John Jantsch’s 5 Trends that Will Shape (Small) Business in 2011

Not only small business would i say. Or do think customers differentiate in small business and corporations? As a customer I do not

Found at 5 Trends that Will Shape Small Business in 2011 : Marketing :: American Express OPEN Forum.

5 Trends that Will Shape Small Business in 2011

Sep 30, 2010

Last year I wrote a piece where I predicted trends for 2010 – you can read them here – and I must say that I was pretty much spot on with most. The thing about predictions and small business – and I think I’ve developed a bit of knack for this odd duck – is that no matter what trends are reported in the media, small business will always adopt it much slower and in ways that are counter to much of the hype.

To be continued at

Photocredit: lomokev

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Reading Mary Abraham’s After the Social Media Bubble @Above and Beyond KM

After the Social Media Bubble | Above and Beyond KM.

Big Bubble by h.koppdelaney.

I had nearly finished drafting the legal documents for a hot new online start-up when the dot-com bubble burst in 2000.  With the sudden end to the stratospheric stock prices for these new media companies, everyone felt free to criticize.  Do you remember how the bricks-and-mortar supporters derided the notion of doing business virtually?  Do you remember the anxiety about how to regulate and evaluate online business activities?  Ten years later, some of those concerns seem unwarranted.  And, more importantly, online business activity has become a significant part of the way we all live our lives.

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Reading Matt Heinz at Blogging Innovation: What do you REALLY do?

Always great to apply this guideline on the professional or personal level. What is your value in your company or in any friendship or relationship. And how are you enhancing that value?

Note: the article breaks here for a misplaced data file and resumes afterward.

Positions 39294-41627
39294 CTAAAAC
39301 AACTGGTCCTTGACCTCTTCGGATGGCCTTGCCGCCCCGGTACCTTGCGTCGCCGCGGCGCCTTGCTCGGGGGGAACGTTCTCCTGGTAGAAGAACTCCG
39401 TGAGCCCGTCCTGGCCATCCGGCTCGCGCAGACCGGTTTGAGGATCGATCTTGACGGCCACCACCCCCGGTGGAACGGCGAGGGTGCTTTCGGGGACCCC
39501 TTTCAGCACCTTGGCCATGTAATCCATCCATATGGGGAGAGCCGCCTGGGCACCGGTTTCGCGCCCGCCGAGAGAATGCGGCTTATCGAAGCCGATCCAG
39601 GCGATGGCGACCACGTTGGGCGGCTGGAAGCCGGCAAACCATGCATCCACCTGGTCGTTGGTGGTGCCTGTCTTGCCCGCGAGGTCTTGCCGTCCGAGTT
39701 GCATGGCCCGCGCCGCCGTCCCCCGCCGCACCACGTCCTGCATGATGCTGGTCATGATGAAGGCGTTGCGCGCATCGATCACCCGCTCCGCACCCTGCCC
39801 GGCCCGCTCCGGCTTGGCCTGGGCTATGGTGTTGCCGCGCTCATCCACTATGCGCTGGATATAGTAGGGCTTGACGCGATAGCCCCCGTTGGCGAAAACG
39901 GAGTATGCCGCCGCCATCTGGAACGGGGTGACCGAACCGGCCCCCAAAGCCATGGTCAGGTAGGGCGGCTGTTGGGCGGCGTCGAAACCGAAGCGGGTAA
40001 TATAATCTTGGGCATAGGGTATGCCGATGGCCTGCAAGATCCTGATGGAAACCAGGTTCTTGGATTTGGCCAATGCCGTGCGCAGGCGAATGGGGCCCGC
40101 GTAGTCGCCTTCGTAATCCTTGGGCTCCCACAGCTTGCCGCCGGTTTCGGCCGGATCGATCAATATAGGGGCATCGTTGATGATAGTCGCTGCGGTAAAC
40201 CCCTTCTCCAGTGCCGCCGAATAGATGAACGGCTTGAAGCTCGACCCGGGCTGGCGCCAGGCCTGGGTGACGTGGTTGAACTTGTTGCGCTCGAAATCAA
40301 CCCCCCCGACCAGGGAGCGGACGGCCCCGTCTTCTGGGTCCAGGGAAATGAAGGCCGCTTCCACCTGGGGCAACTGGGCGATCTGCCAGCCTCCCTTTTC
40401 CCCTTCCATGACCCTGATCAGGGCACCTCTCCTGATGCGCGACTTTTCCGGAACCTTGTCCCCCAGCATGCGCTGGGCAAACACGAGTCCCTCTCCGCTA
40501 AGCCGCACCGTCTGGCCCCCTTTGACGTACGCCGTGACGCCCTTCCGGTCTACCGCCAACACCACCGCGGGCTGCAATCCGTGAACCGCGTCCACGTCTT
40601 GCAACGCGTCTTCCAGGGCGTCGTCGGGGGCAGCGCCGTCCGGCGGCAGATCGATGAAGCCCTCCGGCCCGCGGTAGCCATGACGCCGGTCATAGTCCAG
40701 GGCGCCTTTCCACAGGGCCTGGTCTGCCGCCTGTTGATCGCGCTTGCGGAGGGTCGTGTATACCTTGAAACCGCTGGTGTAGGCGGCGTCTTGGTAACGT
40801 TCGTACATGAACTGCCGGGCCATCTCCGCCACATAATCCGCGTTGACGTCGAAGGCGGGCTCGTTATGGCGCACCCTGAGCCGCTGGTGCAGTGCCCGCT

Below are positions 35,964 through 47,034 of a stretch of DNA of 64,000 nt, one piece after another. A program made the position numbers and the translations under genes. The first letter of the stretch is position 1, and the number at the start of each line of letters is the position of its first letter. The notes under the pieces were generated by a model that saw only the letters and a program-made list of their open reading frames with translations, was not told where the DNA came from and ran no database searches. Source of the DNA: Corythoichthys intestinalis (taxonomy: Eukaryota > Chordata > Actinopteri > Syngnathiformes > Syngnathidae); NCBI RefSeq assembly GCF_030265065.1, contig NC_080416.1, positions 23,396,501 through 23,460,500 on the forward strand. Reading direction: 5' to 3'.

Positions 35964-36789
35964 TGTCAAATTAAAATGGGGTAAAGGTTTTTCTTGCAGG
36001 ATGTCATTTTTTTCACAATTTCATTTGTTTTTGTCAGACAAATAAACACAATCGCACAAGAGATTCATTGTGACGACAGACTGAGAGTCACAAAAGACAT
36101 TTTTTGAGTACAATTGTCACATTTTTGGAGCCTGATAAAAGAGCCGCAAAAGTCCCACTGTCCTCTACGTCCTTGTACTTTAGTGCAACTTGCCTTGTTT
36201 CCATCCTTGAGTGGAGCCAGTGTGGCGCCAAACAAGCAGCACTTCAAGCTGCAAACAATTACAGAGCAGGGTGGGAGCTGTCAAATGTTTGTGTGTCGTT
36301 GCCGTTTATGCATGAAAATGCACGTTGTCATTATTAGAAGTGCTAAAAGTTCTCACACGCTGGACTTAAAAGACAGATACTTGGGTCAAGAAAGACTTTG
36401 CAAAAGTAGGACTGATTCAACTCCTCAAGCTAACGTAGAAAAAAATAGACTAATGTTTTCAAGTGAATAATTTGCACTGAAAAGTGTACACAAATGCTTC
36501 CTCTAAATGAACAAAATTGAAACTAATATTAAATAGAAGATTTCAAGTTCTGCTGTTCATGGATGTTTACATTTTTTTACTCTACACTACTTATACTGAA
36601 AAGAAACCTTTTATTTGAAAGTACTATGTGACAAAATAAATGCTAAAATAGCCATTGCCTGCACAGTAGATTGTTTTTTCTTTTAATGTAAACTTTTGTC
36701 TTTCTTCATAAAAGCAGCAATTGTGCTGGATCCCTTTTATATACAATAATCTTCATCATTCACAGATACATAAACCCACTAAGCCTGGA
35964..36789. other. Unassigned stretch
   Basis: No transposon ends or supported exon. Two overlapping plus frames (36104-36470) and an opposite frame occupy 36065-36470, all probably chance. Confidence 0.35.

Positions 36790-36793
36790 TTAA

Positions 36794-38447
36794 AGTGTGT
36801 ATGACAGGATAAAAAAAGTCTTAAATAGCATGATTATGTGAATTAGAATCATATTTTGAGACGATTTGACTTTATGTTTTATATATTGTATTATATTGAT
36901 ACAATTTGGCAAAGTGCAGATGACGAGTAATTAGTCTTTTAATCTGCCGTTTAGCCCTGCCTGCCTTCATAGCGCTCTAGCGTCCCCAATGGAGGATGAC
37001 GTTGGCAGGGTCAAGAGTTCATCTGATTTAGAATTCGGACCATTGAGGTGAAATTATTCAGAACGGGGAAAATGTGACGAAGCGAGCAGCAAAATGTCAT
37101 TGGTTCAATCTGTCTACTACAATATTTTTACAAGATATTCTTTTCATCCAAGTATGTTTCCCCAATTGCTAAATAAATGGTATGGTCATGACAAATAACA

Found at

What do you REALLY do?

by Matt Heinz

What do you really do?If you’re a book publisher, you’re not really in the book business. You’re in the information business. How that information is shared is largely irrelevant, as long as it creates value for your customers and can be monetized.

If you’re a newspaper, you’re definitely not in the printed news business. Certainly not anymore, or at least not for long. I read The Seattle Times more now than ever, but I don’t get ink on my fingers. I read it online, and read some of their bloggers multiple times a day. Competing in the category of news will be difficult (or at least highly competitive) for newspapers moving forward. But the opportunity to synethize large piles of complicated information into something that’s understandable, relevant and actionable for me? That has value.

To be continued at

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Reading Adam Singer: Business Week Social Media Article Misses The Point

Recently, Stephen Baker at Business Week wrote an article titled Beware Social Media Snake Oil.  However, the article does not deliver on the headline and instead wanders aimlessly throughout several disparate points without delivering much of a punch.  Let’s dig into it:

As millions of people flock to these online services to chat, flirt, swap photos, and network, companies have the chance to tune in to billions of digital conversations.

Might have been more compelling to actually put some metrics into this instead of the blanket statement.  He could have easily quantified it.

To be continued at

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